All Posts Tagged “Claire De Boer”

Writing Makes Us Better Together

This post is part of my monthly contribution over at The Gift of Writing, a site by Claire De Boer. It’s an absolute privilege to be part of the TGOW community and I thank Claire for the opportunity. Read the full article here.

Fill your paper with the breathings of your heart. – William Wordsmith

Life seems to move pretty fast. Throw in an, almost, three year old boy, with one on the way, a yellow lab and all of the daily to-do’s and that leaves little time to communicate with your significant other.

Communication is the foundation to a deeply connected and rooted relationship.

Writing Catapults Change

This post is part of my monthly contribution over at The Gift of Writing, a site by Claire De Boer. It’s an absolute privilege to be part of the TGOW community and I thank Claire for the opportunity. Read the full article here.

Start writing, no matter what. The water does not flow until the faucet is turned on. — Louis L’Amour

Two years ago, my chest was continually throbbing, as though my heart was beating outside of my chest. The weight of stress and anxiety controlled every aspect of my life.

I was in one of the deepest and darkest moments I have yet to experience.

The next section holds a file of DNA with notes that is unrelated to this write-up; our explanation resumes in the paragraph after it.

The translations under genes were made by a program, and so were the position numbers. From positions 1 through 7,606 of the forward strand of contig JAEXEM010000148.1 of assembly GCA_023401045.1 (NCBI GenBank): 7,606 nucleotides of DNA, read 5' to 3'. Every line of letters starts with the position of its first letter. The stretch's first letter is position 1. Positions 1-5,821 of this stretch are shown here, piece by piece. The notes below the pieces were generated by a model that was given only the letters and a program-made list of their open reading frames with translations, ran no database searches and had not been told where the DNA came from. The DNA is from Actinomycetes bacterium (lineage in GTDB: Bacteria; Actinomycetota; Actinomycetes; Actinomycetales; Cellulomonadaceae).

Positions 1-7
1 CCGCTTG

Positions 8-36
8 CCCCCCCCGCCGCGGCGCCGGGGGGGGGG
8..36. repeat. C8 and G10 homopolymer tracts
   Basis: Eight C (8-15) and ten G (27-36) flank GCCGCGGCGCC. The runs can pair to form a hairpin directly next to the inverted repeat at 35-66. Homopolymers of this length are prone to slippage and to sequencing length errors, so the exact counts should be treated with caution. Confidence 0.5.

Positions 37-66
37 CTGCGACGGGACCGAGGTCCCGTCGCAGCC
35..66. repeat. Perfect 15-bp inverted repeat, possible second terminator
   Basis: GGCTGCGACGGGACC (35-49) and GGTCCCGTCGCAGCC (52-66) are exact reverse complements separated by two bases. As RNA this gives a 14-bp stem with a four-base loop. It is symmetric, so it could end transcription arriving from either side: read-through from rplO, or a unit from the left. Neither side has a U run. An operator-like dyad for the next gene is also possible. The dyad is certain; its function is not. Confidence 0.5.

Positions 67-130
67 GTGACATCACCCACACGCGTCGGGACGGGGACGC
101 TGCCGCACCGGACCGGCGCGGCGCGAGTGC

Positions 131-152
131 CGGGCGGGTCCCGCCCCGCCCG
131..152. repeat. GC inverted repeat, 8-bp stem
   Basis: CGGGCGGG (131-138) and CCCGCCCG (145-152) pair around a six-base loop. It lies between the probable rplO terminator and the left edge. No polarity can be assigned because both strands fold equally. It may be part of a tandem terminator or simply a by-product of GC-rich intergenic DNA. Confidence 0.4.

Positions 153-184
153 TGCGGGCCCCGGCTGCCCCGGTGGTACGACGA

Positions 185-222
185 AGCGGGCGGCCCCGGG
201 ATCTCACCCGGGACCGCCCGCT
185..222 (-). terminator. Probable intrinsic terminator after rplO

Why Do You Do What You Do?

Two years ago my life was an emotional roller coaster.

I was challenging myself to always do more, to wear more hats, to climb the corporate ladder faster, to be involved in more; thinking I could handle the demands. All of these areas were tugging at me from different sides.

I was focusing on, and seeking, the wrong things. I was living in the past and looking to transform the future all while glossing over the moment that matter most, the present.

There was no purpose for my daily motions, nor quest. I was living in the confides of what society had built trying not to bump up against the walls of the path laid out for me.

Slow it Down

When I was a child my father used to complain about how slow I was. Slow to eat; slow to walk; slow to learn.

As an adult I have tended towards being ultra speedy—perhaps it’s a hangover from those early years. Through my twenties and thirties I was always on the go, rushing to get things done. Trying to pack as much into a 17-hour day as possible.

But lately I have had to slow it down, go back to those unhurried days of childhood.